Vulcan Materials (VMC) is the largest pure play aggregates producer in the U.S. They are attractively located in faster growth “smile states” (south, east and west coasts). The company has made several positive acquisitions to consolidate their markets, with the most recent being Aggregates USA in the Southeast. Martin Marietta Materials (MLM) is the second-largest aggregates producer, a top 10 player in cement and a leading producer of magnesia specialties. MLM has a leading position in the attractive Texas market, has been a market leader in pricing and has one of the best capital allocation track records in the space. We’ve been proponents of Eagle Materials (EXP) due to their low-cost positions in cement and wallboard as well as their history of operational and commercial excellence. Shortly after we established a position in Eagle, an activist investor initiated a position and advocated for a break-up of their cement and wallboard businesses, sending the stock higher. In May, the board approved a plan to split into two publicly traded companies and sell their smaller frac sand business. Finally, Summit Materials (SUM) is a smaller player with aggregates, cement and downstream (ready-mix concrete and asphalt paving) businesses. Summit is led by industry veteran Tom Hill, who has made attractive acquisitions (many at depressed prices) to roll-up markets throughout the Midwest. In June, the stock rebounded as Argos, a Colombian cement manufacturer, entered talks to merge with Summit. While all four companies have posted strong returns over the past two quarters, we expect more upside ahead with projected annualized returns ranging from 13%-20% for our four holdings.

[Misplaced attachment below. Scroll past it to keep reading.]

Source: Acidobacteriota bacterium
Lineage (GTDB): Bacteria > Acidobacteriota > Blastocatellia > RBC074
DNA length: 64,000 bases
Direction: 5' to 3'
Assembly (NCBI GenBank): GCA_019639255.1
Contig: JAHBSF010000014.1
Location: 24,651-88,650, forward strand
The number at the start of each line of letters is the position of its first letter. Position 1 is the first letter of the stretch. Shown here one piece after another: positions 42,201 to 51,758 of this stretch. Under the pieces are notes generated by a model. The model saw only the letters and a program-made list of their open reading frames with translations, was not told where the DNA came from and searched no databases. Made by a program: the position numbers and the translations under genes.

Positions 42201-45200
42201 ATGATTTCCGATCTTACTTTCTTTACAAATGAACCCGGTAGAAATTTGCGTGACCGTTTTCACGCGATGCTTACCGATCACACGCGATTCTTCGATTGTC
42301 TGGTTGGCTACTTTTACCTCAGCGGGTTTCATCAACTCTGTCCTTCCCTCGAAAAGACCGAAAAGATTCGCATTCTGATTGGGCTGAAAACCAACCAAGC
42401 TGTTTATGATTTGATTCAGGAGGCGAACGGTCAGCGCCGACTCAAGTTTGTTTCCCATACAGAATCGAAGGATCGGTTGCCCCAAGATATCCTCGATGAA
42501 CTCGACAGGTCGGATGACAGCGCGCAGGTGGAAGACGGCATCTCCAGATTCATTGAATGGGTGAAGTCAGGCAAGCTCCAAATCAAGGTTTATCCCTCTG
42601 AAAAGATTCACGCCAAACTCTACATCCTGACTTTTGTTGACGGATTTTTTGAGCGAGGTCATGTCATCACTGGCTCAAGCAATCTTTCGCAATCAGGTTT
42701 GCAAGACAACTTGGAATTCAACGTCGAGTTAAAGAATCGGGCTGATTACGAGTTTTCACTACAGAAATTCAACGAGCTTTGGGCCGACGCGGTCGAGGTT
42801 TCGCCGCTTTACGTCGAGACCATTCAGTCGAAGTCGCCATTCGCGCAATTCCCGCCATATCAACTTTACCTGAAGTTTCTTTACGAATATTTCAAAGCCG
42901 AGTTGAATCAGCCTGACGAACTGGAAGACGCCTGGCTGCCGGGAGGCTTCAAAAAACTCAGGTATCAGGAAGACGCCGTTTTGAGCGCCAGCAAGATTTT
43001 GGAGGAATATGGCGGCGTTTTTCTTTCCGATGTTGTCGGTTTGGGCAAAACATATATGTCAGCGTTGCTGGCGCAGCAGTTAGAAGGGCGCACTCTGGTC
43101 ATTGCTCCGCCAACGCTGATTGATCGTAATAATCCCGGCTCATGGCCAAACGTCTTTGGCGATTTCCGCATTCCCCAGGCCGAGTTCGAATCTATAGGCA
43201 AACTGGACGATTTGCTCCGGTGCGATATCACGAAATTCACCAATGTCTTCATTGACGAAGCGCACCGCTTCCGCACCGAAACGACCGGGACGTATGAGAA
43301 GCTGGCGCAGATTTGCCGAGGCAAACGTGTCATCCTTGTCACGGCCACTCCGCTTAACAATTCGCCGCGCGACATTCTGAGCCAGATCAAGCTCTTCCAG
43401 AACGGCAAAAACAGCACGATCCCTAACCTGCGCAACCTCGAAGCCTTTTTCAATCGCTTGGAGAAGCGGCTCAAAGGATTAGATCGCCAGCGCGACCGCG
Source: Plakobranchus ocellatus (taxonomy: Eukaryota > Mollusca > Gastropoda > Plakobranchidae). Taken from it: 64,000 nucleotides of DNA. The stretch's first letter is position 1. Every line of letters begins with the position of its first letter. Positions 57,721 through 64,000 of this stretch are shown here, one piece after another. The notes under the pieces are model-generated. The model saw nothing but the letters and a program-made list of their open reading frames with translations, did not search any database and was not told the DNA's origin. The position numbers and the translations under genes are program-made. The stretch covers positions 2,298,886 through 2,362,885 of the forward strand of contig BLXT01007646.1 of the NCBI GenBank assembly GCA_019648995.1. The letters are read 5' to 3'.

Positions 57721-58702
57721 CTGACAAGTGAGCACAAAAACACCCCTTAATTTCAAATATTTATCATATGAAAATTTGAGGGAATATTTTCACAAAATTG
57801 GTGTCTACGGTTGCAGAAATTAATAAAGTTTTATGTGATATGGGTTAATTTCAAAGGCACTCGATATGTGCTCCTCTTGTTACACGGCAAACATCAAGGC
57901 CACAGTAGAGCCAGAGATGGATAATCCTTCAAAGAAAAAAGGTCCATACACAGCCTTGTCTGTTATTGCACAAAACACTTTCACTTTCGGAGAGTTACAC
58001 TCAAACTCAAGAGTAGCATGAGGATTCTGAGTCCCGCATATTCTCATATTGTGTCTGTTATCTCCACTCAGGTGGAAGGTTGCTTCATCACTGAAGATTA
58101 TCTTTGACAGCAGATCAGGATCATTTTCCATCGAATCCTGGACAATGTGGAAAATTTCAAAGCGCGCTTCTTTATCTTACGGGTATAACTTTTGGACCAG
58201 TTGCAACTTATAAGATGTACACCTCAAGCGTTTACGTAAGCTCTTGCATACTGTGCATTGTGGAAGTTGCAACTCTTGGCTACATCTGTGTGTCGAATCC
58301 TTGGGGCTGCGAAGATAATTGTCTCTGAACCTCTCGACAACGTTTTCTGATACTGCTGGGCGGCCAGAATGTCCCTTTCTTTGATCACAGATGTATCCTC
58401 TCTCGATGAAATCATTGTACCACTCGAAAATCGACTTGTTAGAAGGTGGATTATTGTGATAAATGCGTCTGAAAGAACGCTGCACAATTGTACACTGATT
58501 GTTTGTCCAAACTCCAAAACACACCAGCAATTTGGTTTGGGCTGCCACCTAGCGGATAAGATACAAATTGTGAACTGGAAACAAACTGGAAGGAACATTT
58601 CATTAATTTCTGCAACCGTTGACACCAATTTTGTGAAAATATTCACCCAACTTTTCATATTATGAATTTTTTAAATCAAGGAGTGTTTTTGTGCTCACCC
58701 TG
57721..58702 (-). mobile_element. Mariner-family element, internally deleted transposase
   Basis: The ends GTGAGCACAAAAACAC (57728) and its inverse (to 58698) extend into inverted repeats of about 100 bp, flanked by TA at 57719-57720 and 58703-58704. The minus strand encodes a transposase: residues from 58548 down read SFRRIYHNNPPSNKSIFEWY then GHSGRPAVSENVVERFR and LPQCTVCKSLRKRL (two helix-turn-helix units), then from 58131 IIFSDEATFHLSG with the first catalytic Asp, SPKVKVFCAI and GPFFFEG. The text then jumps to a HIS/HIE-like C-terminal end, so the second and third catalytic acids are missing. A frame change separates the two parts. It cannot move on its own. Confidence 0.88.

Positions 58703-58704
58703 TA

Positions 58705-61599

As of June 30, 2019, each of the following portfolio companies constituted a portion of the net assets of Value Fund, Partners Value Fund, Partners III Opportunity Fund, Hickory Fund, and Balanced Fund as follows: Eagle Materials Inc.: 0%, 0%, 0%, 1.7%, and 1.2%. Martin Marietta Materials, Inc.: 0%, 2.1%, 0%, 0%, and 1.2%. Summit Materials, Inc.-Class A: 0%, 2.9%, 2.9%, 4.2%, and 0%. Vulcan Materials Co.: 2.9%, 2.2%, 0%, 1.6%, and 1.6%. Portfolio composition is subject to change at any time. Current and future portfolio holdings are subject to risk.
Investors should consider carefully the investment objectives, risks, and charges and expenses of the Funds before investing. The Funds’ Prospectus contains this and other information about the Funds and should be read carefully before investing. The Prospectus is available from Weitz Investment Management, Inc. Weitz Securities, Inc. is the distributor of the Weitz Funds.